Pippa: Oh yes, I would say surprised and so amazed, and you know really pleased the opportunity came up and that I was in a position where I could grasp it with both hands. That involved obviously changing jobs, but also changing life, moving to Sydney, to New Zealand and then setting up life here in California. So yep all of that was fantastic. You know when I came into Lucasfilm at the time I did in 2013, Kathy [Kathleen Kennedy] and I, we’ve talked about it recently, taking over from George and you know we were in development on “The Force Awakens”, which was the first film with Disney, and then followed up with “Rogue One”, and then we also have Rebels really going strong. And then there was “Last Jedi” and then “SOLO”. “Force Awakens” was the highest number one movie of 2015, “Rogue One” 2016 and “The Last Jedi” 2017. Not only are they amazing movies, but grossing crazy amounts of money. Wow, how could I not be amazed, surprised and delighted to be right in the middle of that?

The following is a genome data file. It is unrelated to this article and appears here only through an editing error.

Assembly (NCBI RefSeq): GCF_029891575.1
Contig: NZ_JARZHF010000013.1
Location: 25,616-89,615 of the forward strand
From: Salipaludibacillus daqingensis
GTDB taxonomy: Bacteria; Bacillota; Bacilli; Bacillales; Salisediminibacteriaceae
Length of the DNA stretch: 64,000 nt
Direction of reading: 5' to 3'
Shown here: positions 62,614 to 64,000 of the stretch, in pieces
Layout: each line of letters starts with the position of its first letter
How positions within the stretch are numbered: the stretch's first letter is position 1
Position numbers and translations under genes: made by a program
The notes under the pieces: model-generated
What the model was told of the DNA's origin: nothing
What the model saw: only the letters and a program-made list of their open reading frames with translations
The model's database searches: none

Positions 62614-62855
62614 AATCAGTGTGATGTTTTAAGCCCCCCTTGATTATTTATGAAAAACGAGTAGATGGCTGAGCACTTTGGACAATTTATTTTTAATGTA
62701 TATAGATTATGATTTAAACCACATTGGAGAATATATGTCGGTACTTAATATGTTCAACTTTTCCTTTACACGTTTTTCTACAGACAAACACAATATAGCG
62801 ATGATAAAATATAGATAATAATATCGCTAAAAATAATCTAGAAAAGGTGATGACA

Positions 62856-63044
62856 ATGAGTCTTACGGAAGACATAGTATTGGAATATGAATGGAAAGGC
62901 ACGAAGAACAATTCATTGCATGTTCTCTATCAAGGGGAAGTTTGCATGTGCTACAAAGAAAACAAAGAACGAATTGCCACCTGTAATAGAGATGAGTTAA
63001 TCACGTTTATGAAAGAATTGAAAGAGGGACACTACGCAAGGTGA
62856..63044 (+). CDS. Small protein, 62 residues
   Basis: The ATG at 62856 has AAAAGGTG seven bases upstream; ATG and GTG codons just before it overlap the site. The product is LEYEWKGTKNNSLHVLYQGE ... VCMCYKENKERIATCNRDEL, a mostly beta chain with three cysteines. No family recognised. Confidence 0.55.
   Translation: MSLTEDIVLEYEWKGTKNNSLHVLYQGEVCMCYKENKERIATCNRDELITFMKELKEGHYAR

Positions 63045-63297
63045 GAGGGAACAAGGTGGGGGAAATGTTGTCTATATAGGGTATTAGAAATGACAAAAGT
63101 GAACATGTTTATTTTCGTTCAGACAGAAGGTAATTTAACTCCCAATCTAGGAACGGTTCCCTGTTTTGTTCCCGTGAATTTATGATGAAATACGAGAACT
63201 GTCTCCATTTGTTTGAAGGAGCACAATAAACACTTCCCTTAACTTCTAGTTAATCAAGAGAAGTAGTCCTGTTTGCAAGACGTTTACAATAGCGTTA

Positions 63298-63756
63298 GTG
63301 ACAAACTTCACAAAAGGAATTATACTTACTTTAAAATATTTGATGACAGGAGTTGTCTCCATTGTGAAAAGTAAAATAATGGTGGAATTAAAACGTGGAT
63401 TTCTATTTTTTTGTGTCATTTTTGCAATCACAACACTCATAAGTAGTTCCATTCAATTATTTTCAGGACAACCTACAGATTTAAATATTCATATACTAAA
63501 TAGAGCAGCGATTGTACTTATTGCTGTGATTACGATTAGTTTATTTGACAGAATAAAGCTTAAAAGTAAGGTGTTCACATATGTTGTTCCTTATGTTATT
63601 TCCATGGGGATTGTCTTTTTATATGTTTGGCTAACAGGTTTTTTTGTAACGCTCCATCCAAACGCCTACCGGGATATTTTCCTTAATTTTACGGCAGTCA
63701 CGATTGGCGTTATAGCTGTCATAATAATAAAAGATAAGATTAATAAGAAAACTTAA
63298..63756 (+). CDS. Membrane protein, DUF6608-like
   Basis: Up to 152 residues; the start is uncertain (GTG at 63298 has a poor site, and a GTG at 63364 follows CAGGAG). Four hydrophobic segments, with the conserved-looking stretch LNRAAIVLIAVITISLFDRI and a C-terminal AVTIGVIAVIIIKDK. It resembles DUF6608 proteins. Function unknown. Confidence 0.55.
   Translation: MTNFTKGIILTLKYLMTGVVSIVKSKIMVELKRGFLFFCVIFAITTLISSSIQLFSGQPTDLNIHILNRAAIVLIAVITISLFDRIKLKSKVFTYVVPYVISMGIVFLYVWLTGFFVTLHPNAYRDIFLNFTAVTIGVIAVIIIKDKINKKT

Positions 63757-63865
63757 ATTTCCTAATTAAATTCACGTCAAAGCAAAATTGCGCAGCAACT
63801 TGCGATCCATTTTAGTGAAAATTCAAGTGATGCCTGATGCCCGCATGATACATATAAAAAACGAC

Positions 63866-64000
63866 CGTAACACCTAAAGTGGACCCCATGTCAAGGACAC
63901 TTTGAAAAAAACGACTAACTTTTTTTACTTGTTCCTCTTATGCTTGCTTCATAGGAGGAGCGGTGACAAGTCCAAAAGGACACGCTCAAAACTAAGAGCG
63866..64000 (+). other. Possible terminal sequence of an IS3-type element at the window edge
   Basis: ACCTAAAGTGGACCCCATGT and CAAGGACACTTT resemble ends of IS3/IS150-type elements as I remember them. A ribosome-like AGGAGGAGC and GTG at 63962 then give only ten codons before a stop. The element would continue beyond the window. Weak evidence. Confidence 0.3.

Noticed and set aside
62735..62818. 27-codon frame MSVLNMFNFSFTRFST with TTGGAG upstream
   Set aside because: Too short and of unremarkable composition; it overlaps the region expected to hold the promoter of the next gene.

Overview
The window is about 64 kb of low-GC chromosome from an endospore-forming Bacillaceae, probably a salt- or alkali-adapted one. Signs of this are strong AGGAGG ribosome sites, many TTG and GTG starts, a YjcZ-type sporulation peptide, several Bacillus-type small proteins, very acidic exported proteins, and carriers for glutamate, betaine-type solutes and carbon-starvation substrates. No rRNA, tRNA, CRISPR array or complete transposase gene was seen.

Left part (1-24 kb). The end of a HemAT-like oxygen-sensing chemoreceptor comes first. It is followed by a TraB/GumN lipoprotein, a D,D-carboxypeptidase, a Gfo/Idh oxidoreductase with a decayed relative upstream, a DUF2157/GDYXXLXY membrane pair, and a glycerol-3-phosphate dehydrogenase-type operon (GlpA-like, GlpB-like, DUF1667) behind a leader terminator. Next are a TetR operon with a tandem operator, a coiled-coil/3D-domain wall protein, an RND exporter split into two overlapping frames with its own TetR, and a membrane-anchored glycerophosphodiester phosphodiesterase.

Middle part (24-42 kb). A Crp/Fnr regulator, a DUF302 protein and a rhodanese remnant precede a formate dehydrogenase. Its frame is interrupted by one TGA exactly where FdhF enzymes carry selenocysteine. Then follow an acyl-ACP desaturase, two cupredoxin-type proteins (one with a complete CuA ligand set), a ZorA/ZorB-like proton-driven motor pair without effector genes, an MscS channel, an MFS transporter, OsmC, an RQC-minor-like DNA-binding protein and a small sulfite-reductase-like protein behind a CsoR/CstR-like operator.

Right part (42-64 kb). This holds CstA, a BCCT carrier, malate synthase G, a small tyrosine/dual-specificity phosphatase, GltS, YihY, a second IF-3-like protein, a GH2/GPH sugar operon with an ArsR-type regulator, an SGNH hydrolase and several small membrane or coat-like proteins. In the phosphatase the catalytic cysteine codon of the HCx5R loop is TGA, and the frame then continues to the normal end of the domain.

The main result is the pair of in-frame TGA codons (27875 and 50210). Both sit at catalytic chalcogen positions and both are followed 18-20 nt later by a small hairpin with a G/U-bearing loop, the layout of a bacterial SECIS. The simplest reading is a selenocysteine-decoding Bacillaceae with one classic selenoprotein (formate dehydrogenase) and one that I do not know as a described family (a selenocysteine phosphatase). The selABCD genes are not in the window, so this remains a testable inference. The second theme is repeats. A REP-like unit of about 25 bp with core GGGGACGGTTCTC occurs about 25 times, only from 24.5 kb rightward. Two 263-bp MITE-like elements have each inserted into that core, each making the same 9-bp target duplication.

And I hear you still have your Australian accent?

Pippa: Yes, I was born in Brisbane in Queensland. I spent a good deal of my adult life before heading off to New Zealand to work with Peter Jackson, in Sydney; in Putney area in Sydney, for those that really want to get specific because my great passion, one of my many great passions is boats in the water.

So we lived on an island there at the time, you know; as in you could only get there by boat. So it was a pretty and amazingly fun early life and I was a freelance editor and a post-editor supervisor then and then I moved over to join Peter Jackson to be his head of post in New Zealand. But then from there of course, you know I moved to California and I spend some time in London. So I think my accent is pretty modernized these days. You know, it’s got a lot of all of those flavours in it, so. Funny it only takes an hour or so to– when I’m back in the room with all these Aussies, for it all to come back.

It seems that almost every aspect of film, from screenwriters to directors to editors to critics, is male-dominated. Lucasfilm has an executive team that is more than 50 per cent female which is incredible to see. Was that part of the attraction for taking this position?